History is witness to initiatives by the Congress that range from unifying the princely states, abolition of zamindari and setting up of PSUs in the core sector to land reforms, bank nationalisation the Green Revolution. The long list of pioneering work ranging from space research and setting up IITs and IIMs to empowering people through MGNREGA, RTI and Right to Education can scarcely be denied.
Time and again Congress has proved the prophets of doom to be wrong. Each time they predicted the imminent demise of the Congress, the party bounced back with renewed vigour. Congress went through a serious political crisis after losing the general election in 1996. But once Smt Sonia Gandhi took over the reins of the party in 1998, things fell into place. A lot of hard work went into instilling confidence in the workers. The result was formation of a winning coalition to take on the NDA and successive victories in 2004 and 2009 general elections.
That the party consistently fought for upholding the interests of the poor, Dalits and Adivasis is also undeniable. It fought against communalism, fought for land rights of the people and agriculture credit for farmers and villagers. The UPA introduced rights-based legislations and implemented the Common Minimum Programme strictly.
The party has been ably led by Smt Sonia Gandhi. With remarkable clarity of mind, she has been consistent in her political beliefs and remained steadfast to the core values of the party and secularism. Winning or losing elections was of less concern to her than upholding the integrity of public life and service.
Some Congressmen did oppose coalitions and felt the Congress must contest elections alone. But a consensus in favour of a rainbow coalition emerged in the Bangalore session of the Congress and was endorsed at the party conclaves at Panchgarhi and Shimla. The Congress willingly ceded political space to forge a coalition to take on the NDA and its ‘India Shining’ campaign.
The country is witnessing a fresh phase of communal frenzy and hatred. The ruling BJP and the Sangh Parivar are deliberately creating fissures on questions of food, faith, festivals, on clothes people wear, languages they speak or the people they love. Use of provocative language and violence have increased with the ruling establishment looking away.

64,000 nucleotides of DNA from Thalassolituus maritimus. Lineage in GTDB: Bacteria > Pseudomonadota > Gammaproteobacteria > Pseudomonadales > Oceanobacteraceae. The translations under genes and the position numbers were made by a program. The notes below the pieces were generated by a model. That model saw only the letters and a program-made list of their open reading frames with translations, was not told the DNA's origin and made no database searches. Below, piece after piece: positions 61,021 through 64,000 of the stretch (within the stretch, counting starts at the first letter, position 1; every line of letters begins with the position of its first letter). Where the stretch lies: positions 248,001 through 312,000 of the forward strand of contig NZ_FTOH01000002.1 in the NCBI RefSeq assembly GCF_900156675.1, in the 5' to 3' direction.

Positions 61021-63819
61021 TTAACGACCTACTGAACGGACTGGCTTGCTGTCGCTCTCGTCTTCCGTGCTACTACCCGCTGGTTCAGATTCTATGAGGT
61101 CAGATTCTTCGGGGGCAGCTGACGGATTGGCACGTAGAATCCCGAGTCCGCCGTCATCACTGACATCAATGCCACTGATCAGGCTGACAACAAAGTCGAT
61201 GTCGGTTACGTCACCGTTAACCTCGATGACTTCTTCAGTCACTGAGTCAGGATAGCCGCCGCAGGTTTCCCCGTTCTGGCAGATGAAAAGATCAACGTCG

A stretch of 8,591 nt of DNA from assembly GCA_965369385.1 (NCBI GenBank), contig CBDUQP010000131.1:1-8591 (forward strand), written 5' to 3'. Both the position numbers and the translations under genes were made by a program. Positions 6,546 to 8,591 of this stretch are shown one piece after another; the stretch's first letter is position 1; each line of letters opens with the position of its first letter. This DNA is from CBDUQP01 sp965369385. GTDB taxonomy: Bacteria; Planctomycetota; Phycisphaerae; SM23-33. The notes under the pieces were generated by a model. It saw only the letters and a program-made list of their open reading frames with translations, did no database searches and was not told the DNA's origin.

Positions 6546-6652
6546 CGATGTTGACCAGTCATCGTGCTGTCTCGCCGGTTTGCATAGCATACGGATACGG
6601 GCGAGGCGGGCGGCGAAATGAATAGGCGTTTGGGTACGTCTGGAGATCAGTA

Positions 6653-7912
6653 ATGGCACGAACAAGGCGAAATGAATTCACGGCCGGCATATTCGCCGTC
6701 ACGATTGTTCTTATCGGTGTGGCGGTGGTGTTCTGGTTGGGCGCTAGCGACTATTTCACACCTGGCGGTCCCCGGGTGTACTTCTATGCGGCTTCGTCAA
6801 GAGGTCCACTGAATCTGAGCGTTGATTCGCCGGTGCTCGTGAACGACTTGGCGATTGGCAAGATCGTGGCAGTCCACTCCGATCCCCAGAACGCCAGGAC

Fringe elements, petty and desperate leaders are being encouraged to spread communalism, fear and hatred. Provocative speeches and slogans before festivals have become commonplace with the police looking on as spectators. What is alarming is the conspicuous silence of the Prime Minister. While he loves to speak and does speak endlessly, he has spared no word yet to condemn the bizarre public threats of killing, rape and genocide. His sustained silence has emboldened these fringe elements.
Inflation has meanwhile crippled the poor. The steep rise in prices of fuel and cereal, vegetables, fruits and edible oil etc. have broken the people’s back. But the BJP Government does not want to address these concerns. It has taken recourse to diversionary tactics, headline management and browbeating the opposition. It has been busy promoting one emotional and divisive agenda after another.
The Government has also avoided discussions in parliament. Legislations are passed with little deliberation. The government has forced several legislations in great haste, overruling Opposition demands to send the Bills for scrutiny to Parliamentary Committees. We wanted a discussion on the withdrawal of the three farm Acts which the government had imposed through ordinances in the first place. But the legislation withdrawing the farm laws took three minutes in the Lok Sabha and four minutes in the Rajya Sabha to pass.
Ruling this country through ordinances, in the seven years since 2014, on an average 11 ordinances were promulgated by the Union Government each year. Over 80 ordinances have been promulgated since 2014. While 70% of the Bills during UPA’s time were referred to Parliamentary committees for scrutiny, the percentage since 2014 is less than 10%.
The government is defying parliamentary norms and conventions. The number of sittings of both Houses has declined sharply and during the last eight years the average number of sittings has been just 63 days annually.
The Indian National Congress has seen several ups and downs in its glorious and long history. But whenever it was down, dedicated Congress supporters worked tirelessly and revived the party. These are undoubtedly trying times and the challenges are many. But there is no substitute to unity and discipline. We must go to the people with a record of our past and a convincing blueprint for the future to win their confidence.
INC is still a central force in Indian politics, the only party which has a presence in every corner of the country. It still has a connect with all sections of the people; and that is why it is my firm belief that the Udaipur conclave will prove to be a turning point and show us the way forward.
(This was first published in National Herald on Sunday)